TCU’s Institute for Environmental Studies and Oxford University’s Environmental Change Institute in England are leading an international research project focusing on the impact of wind power development.
“Our goal is to provide the scientific data and information to deploy and site wind farms responsibly,” said Mike Slattery, director of the Institute for Environmental Studies.
The research started last spring and will take five years to complete. The teams are now fully staffed, and research is off and running in England, said Nick Eyre, leader of the team of researchers at Oxford.
The research focuses on three areas: wind turbine impact on birds and bats, wind turbine ecological and carbon and the socioeconomic impacts of wind projects.
Amanda Hale, assistant professor of biology, heads the “bird and bat team.” The team consists of three associates and is looking to hire undergraduate field technicians to help in the study, Hale said.
She said the team is focusing on collecting data about the mortality rates of flying animals. By next spring, it will be able to have a clear breakdown of how many bird and bat deaths are caused by wind mills, Slattery said.
Kris Karsten, postdoctoral research associate, said the bird and bat team is on the forefront and the team is the first project in Texas to look into wind turbines impact on birds and bats. He works full time on the research project with Hale.
“We are trying to come up with a method that is efficient and scientifically robust,” Hale said. “The research won’t be applied exclusively to Texas but to all of North America.”
Slattery said the goal of researching wind impact on birds and bats is to develop guidelines for how wind turbines can have minimal impact on them.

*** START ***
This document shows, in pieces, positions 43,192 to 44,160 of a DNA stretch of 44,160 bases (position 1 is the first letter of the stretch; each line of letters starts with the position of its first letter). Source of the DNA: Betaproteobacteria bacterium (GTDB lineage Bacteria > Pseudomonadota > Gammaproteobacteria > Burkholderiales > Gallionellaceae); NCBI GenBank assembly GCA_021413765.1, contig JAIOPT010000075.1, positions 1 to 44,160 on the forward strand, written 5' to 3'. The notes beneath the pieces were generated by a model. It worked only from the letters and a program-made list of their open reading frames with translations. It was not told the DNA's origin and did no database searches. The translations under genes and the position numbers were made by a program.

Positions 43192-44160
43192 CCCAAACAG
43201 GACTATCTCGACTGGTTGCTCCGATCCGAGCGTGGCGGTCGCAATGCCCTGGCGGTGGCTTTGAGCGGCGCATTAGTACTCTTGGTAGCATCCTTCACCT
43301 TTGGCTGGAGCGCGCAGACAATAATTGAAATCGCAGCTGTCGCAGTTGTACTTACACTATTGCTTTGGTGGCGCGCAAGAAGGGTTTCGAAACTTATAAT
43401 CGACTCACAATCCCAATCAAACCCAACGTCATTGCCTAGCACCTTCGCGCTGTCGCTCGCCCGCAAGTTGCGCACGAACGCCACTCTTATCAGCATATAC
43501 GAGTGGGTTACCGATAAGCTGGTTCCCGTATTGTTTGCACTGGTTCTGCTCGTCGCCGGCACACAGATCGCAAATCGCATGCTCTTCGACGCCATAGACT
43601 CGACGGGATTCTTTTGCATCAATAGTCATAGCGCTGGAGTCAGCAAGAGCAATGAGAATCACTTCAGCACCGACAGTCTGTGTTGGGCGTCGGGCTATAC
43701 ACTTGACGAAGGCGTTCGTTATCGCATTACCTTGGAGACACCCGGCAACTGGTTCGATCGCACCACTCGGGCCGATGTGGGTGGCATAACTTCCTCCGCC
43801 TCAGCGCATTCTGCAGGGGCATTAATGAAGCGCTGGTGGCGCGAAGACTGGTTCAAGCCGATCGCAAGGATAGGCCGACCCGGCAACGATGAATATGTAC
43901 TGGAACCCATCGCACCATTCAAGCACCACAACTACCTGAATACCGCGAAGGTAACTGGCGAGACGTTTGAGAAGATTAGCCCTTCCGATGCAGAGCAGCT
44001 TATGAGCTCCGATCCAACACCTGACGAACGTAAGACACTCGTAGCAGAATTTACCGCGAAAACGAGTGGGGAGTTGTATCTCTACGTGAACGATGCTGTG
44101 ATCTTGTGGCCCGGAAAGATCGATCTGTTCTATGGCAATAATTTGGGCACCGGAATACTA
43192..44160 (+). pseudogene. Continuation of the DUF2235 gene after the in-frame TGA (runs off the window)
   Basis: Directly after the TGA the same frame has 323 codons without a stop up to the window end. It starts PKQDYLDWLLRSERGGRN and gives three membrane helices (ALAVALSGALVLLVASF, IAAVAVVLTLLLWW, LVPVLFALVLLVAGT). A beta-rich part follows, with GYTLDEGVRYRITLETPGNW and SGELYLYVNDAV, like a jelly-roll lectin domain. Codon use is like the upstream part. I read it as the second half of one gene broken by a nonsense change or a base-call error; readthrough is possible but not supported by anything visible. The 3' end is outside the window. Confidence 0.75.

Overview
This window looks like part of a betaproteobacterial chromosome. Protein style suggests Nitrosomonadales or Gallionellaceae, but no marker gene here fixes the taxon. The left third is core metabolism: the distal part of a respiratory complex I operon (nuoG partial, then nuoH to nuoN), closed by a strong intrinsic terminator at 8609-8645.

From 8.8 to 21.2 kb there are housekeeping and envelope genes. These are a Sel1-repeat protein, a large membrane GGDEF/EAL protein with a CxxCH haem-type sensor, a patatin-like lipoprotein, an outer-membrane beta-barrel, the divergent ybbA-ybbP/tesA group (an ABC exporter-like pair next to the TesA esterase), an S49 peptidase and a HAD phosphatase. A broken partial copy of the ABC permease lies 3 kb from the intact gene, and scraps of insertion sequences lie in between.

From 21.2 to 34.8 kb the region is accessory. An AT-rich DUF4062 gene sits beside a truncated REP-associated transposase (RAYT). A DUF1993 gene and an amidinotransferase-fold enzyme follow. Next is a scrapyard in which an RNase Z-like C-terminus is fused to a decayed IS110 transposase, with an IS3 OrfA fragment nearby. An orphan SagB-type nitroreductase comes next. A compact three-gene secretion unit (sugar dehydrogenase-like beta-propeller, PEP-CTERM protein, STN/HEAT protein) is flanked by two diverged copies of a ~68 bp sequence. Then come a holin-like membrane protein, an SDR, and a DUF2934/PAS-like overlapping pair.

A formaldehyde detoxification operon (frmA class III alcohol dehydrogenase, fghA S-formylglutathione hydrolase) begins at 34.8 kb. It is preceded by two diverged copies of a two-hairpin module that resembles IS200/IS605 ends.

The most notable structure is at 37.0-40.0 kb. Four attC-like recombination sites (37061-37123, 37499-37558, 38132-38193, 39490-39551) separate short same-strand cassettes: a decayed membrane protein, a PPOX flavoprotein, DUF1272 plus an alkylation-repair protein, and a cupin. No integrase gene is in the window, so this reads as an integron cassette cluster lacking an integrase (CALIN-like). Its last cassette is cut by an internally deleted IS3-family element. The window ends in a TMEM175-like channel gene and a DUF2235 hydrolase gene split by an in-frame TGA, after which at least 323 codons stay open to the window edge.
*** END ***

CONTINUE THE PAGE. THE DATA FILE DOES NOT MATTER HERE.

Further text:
The research is being conducted at the Wolf Ridge wind farm in Munster, which is about 80 miles north of Fort Worth.
The second research team is looking at the socioeconomic impact of wind projects. The team is currently studying two counties located in West Texas, Sterling and Coke County.
Two large surveys are circulating in those counties to discover peoples’ perceptions of wind in Texas, Slattery said. The team is working on its first report, which deals with finding out what are the real impacts of bringing wind turbines into communities, he said.
“We are trying to figure out the effect wind mills have in financial terms and in terms of the sociology and the culture of the area,” Slattery said.
According to a report by the Texas Comptroller of Public Accounts, Texas leads the nation in wind power. The U.S. supplies 16,596 megawatts of wind power; Texas is responsible for supplying 4,296 megawatts of power.
The third aspect of the research is lead by Oxford.
“They have a unique group of people that work together on how we move our energy portfolios towards a lower carbon future,” Slattery said.
He said lower carbon futures reduce peoples’ dependence on fossil fuels. Oxford not only looks at how fossil fuels can be reduced on the local scale but also looks at what corporations and governments can do, Slattery said.
According to Oxford’s ECI Web site, the team consists of 20 people including graduate students and full-time researchers. The Oxford team uses computer modeling to analyze how current trends need to be modified to reach the long-term goal of reducing greenhouse emissions.
“They are ahead of the game; they have been putting up wind for a lot longer than we have,” Slattery said. “They are our lead into the European research.”
FPL Energy,LLC, the nation’s largest wind and solar energy producer, holds 34 percent of wind energy in the U.S. and funded the $3.2 million research project, Slattery said.
Slattery is responsible for getting the research program coordinated with FPL Energy, LLC, and Oxford. He graduated from Oxford and said he has always wanted to pair up with his alma mater to conduct research.